I used a foot pedal-powered sewing machine like this one at my grandmother's house. One summer vacation at her farm in South Dakota I broke all of her hard-to-find needles while producing several outfits for school. I had to wait to get replacements until the next trip to town, a forty-mile round-trip, before I could start sewing again. This sewing machine is in the Smith House at the Agricultural Hall of Fame in Bonner Springs, Kansas.
I grew up in a city full of designers — they sketched airplanes, though, not haute couture. Spotting a freshly minted B-52 was easy, but finding clothing as fabulous as the outfits in “Seventeen,” my favorite magazine, was harder to do. I was determined to be stylish, so that meant designing and sewing my own clothes. I learned sewing from my mother, who sewed beautiful outfits for us. After I started hogging her machine, she bought one for my sister and me to share.
I produced dozens and dozens of outfits over the years. One black and white checked dress had mutton leg sleeves, full skirt and a white pointed collar. I was particularly proud of the cuffs, which reached nearly to my elbows and sported six buttons on each cuff. The dress wasn’t very flattering, but my pattern-making skills were impressive. I wasn’t destined to be on the best-dressed list, but that didn’t stop me from fantasizing I was Audrey Hepburn or Grace Kelly.
In my quest for high fashion, I bought untold yards of fabric and scores of spools of thread and assorted notions. Notions is a great word for all of those odds and ends involved in producing garments. You have a notion about some great outfit (or project), which inspires you to purchase a lot of stuff, which ends up in drawers in a tangle.
Even the wives of presidents sewed. This sewing machine, dress form and notions were in Edith Wilson's bedroom in the house where she and Woodrow Wilson moved in Washington, D.C., after they left the White House.
My friend Jan used to work in fabric stores, so she had first crack at the good stuff. She also put her rusty metric conversion skills to good use when European customers bought fabric at the store where she worked in Berkeley. She wrote about some of her sewing adventures and misadventures in I’m Sewing Mayhem.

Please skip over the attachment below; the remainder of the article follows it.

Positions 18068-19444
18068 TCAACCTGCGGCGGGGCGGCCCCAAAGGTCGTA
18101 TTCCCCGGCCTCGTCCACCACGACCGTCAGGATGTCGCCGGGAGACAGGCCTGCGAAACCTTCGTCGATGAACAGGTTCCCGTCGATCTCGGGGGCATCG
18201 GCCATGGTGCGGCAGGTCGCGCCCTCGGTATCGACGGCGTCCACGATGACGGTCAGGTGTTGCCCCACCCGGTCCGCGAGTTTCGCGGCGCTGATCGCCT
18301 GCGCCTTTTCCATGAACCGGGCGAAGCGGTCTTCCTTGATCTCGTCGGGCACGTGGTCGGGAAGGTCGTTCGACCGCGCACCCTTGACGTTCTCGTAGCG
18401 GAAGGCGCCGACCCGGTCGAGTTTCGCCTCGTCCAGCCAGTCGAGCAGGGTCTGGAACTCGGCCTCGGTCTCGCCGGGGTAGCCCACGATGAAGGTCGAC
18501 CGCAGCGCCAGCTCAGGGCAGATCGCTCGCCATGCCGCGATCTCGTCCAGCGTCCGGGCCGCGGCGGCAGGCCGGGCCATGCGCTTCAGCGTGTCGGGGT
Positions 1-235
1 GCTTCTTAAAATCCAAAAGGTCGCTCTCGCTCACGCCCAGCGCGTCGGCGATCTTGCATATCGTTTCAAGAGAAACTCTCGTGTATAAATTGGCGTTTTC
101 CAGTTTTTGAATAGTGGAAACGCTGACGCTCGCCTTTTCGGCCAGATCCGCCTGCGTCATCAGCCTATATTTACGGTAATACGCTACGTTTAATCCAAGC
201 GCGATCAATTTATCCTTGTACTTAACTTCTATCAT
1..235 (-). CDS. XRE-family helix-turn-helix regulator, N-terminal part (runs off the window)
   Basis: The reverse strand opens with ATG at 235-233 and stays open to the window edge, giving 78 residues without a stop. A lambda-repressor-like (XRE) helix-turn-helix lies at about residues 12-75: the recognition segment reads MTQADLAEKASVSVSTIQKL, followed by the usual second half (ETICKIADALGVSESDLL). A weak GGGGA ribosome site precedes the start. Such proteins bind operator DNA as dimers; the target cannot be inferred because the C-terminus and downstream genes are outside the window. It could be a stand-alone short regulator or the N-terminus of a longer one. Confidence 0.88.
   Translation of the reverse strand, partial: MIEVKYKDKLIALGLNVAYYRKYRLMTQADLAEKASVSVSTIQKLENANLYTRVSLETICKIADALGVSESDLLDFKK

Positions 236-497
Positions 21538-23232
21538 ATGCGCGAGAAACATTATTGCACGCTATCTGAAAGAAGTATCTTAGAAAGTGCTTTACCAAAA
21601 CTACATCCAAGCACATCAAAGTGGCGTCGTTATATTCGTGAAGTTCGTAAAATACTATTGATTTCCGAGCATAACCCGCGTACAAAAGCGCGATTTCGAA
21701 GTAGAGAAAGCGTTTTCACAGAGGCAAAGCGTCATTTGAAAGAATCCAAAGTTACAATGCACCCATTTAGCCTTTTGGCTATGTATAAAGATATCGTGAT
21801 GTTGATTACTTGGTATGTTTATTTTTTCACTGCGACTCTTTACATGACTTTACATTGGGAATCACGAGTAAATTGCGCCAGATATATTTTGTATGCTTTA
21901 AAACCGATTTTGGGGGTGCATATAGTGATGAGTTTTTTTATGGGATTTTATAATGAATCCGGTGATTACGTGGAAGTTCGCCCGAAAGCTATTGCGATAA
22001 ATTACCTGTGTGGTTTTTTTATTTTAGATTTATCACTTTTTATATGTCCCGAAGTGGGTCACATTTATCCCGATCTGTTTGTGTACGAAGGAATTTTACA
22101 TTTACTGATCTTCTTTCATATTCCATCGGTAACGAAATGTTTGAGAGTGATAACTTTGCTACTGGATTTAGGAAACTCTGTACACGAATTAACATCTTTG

Jan once wrote to me rapturously of a massive fabric store in Los Angeles, where you could find sumptuous material at rock-bottom prices. Bolts of fabric were stacked to the rafters on each floor. She’d found Nirvana, El Dorado and Paradise all in one location. She bought her wedding dress material there, which leads me to the story she likes to tell about my sewing skills. I was great on construction, but not so great on finishing. I appeared in Omaha just before her wedding with my bridesmaid’s dress still unpressed. Even the seams weren’t flat. Hey, those were the days when you were more concerned about ironing your hair than your clothes.
Which leads me to the next sewing phase — hippiedom in the late 1960s and early 1970s. Peasant blouses, halter tops, jeans and t-shirts, Army surplus. Everything was baggy, sloppy, cut-offs, casual. (Hey, that sounds like now.) I embroidered flowers on my jeans and blue chambray work shirts and made patchwork outfits. Not much of the clothing required much skill. In fact, the natural look seemed to encourage a loosey goosey style. Some of the joy went out of dreaming up new outfits.
These dresses are survivors from my sewing frenzy when my daughter was about two. The rest were handed down -- those that weren't stained or torn -- to nieces.
It wasn’t until my daughter was born that I regained my fervor for sewing. I whipped out several gorgeous little dresses in an unusual burst of energy. As soon as my daughter came into her own fashion sense (When was that? Age three?) I stopped sewing so enthusiastically for her. You don’t want to pour your life into a dress with pleats, pin-tucking, ruffles and lace-trimmed collars when your daughter will only wear shorts and t-shirts.
All children take sewing in school in our school district these days, and my son and daughter both also took extra sewing classes. So, I say “Let’em sew for themselves!” Now my daughter, a young adult, is dreaming up and sewing her own fashions. Let the sewing circle be unbroken.